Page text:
The Democratic State Committee is generally expected to support the governor as the state’s top Democratic elected official, but it sounds like things have gone too far — to the point where committee members are being denied the chance to vote on vitally important issues like hydrofracking and the “millionaire’s tax.” Rachel Lavine, the Village’s Democratic State Committee woman, filled us in on the sorry state of affairs. Basically, this time around, the state committee sent out meeting notices so late that it’s now arguing it’s too late to have a vote on Lavine’s resolution banning hydrofracking. “The current chairperson, Jay Jacobs, has played very fast and loose with the rules,” Lavine noted disapprovingly. Plus, she said, it just so happens that Jacobs has land on the New York/Pennsylvania border that he’s leasing out to a gas company for drilling, which he didn’t disclose to committee members. “He has a lot of day camps and this is one he’s leasing out,” she noted. As for the millionaire’s tax, which Governor Andrew Cuomo is intent on letting expire, Jacobs again is twiddling his thumbs — this time with the help, Lavine tells us, of Charlie King, the committee’s executive director. Jacobs and King have decided to exclude discussion of the millionaire’s tax from the agenda of next week’s key meeting, she said. Lavine said she’ll work hard with the committee’s Reform Caucus and Rural Caucus, plus the Young Democrats, to try to finally bring these issues to the floor for a vote.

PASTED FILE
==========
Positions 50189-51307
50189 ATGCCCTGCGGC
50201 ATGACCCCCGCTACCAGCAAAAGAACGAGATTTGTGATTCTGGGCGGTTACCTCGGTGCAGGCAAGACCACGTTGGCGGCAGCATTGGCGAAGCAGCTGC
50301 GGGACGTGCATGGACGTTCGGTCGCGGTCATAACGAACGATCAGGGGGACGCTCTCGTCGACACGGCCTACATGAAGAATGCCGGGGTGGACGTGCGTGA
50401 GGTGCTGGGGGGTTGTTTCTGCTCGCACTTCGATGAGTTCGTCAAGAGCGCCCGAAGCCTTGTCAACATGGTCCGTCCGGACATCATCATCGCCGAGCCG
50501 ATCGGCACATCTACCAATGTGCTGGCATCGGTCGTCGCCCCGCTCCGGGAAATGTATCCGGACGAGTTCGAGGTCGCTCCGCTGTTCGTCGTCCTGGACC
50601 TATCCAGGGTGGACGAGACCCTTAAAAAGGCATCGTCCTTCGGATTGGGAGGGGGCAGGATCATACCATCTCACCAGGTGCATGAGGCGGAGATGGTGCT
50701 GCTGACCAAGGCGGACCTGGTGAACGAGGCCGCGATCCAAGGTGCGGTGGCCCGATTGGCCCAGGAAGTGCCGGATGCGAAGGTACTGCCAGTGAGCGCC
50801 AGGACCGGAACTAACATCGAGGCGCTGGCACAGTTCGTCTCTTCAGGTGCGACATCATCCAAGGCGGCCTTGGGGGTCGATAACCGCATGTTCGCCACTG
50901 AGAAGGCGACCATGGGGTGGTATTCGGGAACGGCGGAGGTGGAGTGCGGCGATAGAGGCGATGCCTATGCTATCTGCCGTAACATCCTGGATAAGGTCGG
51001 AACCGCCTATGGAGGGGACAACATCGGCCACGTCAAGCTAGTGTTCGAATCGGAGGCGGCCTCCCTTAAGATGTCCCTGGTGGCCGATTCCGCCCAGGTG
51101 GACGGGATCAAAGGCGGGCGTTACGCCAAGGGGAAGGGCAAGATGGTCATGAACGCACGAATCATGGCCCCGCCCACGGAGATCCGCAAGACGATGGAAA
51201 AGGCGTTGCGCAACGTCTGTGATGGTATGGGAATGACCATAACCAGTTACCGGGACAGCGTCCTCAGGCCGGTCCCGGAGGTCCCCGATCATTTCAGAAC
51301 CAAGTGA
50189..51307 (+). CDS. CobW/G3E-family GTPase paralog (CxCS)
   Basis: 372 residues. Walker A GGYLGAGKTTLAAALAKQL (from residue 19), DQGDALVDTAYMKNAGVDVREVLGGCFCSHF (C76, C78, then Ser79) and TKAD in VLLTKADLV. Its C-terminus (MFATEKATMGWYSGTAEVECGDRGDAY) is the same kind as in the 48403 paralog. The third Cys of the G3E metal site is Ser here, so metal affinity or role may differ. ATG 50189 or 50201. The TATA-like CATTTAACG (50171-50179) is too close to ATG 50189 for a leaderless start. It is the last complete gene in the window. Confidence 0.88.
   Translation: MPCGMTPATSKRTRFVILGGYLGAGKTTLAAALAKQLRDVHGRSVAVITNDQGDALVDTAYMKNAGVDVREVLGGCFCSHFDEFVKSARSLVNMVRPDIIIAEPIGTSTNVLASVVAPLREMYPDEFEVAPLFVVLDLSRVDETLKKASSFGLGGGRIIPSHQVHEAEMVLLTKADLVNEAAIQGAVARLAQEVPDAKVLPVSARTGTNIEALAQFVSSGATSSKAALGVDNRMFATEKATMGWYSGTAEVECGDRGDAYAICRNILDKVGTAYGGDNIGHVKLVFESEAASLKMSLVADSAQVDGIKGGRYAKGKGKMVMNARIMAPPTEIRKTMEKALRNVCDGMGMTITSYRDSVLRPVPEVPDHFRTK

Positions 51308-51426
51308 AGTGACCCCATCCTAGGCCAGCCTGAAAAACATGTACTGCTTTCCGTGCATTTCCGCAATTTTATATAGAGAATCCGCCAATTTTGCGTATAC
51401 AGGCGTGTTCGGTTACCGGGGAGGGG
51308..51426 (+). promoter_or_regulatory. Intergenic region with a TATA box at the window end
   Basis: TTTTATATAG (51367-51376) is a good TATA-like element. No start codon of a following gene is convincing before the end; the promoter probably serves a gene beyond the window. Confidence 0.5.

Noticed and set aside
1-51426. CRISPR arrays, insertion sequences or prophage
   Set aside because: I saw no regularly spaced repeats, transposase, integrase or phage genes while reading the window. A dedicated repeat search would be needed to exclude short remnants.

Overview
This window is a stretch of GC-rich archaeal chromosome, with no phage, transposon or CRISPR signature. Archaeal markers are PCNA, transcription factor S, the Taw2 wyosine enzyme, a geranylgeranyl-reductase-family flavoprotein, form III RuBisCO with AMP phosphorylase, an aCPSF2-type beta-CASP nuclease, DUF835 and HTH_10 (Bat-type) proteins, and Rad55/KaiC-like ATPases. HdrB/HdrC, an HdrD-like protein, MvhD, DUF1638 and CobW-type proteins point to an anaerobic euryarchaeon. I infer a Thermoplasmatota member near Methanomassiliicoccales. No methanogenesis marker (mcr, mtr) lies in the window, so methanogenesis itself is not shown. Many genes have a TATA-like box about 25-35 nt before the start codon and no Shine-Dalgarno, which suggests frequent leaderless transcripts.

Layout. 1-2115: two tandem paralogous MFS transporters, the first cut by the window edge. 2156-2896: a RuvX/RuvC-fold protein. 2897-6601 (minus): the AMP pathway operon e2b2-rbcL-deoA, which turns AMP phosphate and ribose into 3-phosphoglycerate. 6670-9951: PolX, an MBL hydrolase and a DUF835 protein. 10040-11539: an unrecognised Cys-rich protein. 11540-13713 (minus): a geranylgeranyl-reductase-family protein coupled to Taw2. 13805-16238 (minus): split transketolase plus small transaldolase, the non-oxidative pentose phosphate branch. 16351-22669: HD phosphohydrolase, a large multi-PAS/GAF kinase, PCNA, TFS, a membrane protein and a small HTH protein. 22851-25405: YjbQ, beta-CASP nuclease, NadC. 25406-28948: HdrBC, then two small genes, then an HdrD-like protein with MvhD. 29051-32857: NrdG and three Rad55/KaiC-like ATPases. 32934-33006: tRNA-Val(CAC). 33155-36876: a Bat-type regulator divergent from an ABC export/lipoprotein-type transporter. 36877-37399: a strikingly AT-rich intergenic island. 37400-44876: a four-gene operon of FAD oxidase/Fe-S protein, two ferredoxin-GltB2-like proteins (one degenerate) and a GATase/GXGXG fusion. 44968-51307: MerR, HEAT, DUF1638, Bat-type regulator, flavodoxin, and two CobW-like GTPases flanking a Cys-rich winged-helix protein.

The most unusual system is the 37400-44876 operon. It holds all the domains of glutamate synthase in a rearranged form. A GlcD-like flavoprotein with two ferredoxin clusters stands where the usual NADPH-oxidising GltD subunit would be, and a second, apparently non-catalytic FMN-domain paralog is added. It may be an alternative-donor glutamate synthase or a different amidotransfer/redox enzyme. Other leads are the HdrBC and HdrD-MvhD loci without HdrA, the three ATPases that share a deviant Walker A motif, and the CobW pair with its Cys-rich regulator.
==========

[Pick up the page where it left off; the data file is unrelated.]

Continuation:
Ear Inn anticipation: